By Chuck Strouse
By Scott Fishman
By Terrence McCoy
By Ryan Yousefi
By Ciara LaVelle, Kat Bein, Carolina Del Busto, and Liz Tracy
By Pepe Billete
By Ryan Yousefi
By Kyle Swenson
He let me out, with a blessing, in Palmetto Bay.
A battered black Chevy Astro van with tinted windows stopped in the middle of traffic right there on South Dixie Highway. A young woman named Kathy beckoned, and I hopped into a red-carpeted cabin packed with home-schooled children.
The kids pleaded with me not to go to Cuba. They knew I'd certainly die. Their neighbor had told them his whole family had been taken away and slaughtered by the Cubans. This talk wasn't helping my resolve, so I asked to see their religious comic books and we talked about Hebrew instead.
Kathy said she'd happily take me all the way to Key West if I could spot her gas money. I thanked her anyway — there were rules, after all — and stuck my thumb out at the south end of the Miami-Dade County line.
It wasn't long before I was sucked up by Todd, a self-described New Jersey redneck. He drove a massive, well-appointed Chevy pickup, and squirmed, hacked, and cursed all the while — another terminal victim of the American Dream. His back was wrecked from being rear-ended by a bulldozer while he was working a construction job in Pennsylvania. He smoked and coughed constantly, drawing wads of phlegm up from the bottom of his lungs.
"Are you a cop?" he asked before dipping into a cup holder full of blackened marijuana roaches, which he sucked in like medicine.
As the roads narrowed and delivered us from scrubby pines to long bridges surrounded by bright turquoise waters, Todd became only more anxious and ornery. He hated the Keys. "Ain't shit out here to do but drink," he said.
He dreamed, somewhat, of the Caribbean islands, where he had vacationed at all-inclusive resorts. Todd had even skirted Cuba on a fishing boat. "But we turned right back," he said. "We knew they'd blow us out of the water with a cannon if we got too close." He looked forward to the day when he could stay in a deluxe Cuban resort.
When Todd learned of my plan, his crooked jaw went limp. He called a fishing captain friend and asked him if it was even possible. "You might as well be going to Beirut," Todd cried after getting the no-go from his pal.
Though we both agreed I wouldn't find any all-inclusive resorts in Cuba that would take me in for free, he allowed it might not be all cannons. Todd determined the best possible route to the island would be aboard the yacht of some fun-loving Canadian millionairess. "I love my girlfriend and my kids," he said. "But I'm still holding out for that beautiful rich chick with a yacht."
He dropped me off three miles from Key West, and I set off walking into the sunset.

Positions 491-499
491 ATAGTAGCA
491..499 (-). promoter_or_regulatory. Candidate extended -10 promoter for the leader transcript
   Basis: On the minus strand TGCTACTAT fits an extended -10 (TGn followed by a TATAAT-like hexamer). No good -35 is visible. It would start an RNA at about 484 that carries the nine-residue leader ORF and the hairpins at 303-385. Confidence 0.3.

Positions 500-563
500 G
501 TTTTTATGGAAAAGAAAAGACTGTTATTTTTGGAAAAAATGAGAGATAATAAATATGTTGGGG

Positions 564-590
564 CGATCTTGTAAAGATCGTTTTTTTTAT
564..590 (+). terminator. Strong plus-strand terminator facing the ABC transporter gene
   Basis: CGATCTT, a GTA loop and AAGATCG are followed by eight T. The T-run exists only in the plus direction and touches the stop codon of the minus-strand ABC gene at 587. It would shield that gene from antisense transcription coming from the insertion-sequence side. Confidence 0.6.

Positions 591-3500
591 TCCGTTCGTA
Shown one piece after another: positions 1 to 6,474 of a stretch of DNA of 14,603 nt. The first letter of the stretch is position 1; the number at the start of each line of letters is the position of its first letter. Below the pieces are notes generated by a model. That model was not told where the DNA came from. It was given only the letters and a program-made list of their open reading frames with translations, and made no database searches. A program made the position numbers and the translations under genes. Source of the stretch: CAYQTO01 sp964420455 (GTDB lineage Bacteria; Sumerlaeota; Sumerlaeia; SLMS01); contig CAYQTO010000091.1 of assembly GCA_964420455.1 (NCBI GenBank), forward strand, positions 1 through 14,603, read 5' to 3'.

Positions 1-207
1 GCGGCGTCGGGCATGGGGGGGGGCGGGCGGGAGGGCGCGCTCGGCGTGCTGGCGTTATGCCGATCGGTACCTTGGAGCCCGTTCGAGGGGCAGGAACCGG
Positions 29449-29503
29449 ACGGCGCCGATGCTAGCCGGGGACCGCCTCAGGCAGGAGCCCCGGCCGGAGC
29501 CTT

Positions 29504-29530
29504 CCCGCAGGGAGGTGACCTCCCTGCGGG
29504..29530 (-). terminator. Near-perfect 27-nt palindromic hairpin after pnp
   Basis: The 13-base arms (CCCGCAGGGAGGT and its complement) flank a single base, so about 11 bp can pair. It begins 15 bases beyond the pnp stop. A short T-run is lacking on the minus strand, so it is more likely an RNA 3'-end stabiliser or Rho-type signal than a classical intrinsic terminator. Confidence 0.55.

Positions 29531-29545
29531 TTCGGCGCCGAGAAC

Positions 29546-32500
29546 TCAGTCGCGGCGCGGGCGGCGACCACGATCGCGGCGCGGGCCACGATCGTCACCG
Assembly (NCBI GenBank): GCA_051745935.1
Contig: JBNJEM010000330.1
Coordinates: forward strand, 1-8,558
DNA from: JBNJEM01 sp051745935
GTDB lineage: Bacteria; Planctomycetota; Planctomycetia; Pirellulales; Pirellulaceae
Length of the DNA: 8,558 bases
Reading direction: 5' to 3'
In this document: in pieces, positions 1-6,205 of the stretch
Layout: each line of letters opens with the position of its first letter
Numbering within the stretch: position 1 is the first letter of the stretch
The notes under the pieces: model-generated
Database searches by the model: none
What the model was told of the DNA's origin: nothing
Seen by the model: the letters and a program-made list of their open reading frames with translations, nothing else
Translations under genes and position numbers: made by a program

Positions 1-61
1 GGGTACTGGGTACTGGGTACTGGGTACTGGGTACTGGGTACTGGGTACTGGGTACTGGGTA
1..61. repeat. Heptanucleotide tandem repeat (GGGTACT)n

"Either you've been misled, or I've been misled," he conceded, before peeling off to go get drunk.
A brief visit to the Key West Yacht Club proved fruitless. No Canadian flags in sight. A gala made up of stern-looking white folks in navy blue blazers and evening gowns buzzed under bright clubhouse lights that poured out into the night, illuminating a big sign. Members Only, it warned.
A yachtie in clogs advised me that no one at the club went to Cuba anymore. He adjusted his spectacles and glowered at me as I crossed the street to the Veterans of Foreign Wars Post 3911. Inside, sloshed old soldiers lined up at the bar. Their bygone platoon names billboarded on stiff mesh caps, the vets offered two-dollar Yuenglings (thanks, Uncle Sam) and free advice.
A profane ex-Naval gunner with a thick Chicago accent objected to the Cuba plan through his snow-white mustache. "It's just a shitty little island like all the rest of 'em," he surmised. But if I really wanted to go, he said, I should simply enlist and ask to be stationed at Guantánamo Bay. "That's a free ticket to Cuba right there."
As I drank my way farther into town, it seemed everyone knew how to get me to Cuba — for between $1,000 and $2,000. But that just wouldn't have been communist.
Key West revealed itself as a noxious sieve, where strapping American youths dissipated into the soft cottony drunkenness that pervades the island's daily life. Beyond a certain age, every man's head had devolved into one of two things: Hemingway gourds — well-lined, ruddy, and white-haired — or rotted pumpkins — shriveled, red-orange, and stinking of piss and smoke and booze.
But the town loved the idea of going to Cuba. Why not? Everyone else in the hemisphere is doing it. Few expressed any fear in toodling around Castro country. Unlike the exiles in Miami, Key West's wayward scoundrels aren't waiting for Fidel to die before they start puttering south. They're waiting for the abdication of King George.
During a pleasant evening stroll around a local cemetery, I came upon an inebriated realtor walking his dogs from a bicycle. He told me he'd been to the island twice. The first trip was a "licensed humanitarian dealie"; the second happened when he and a few drunk friends "just kept going." He found Cuba to be the most beautiful country on Earth.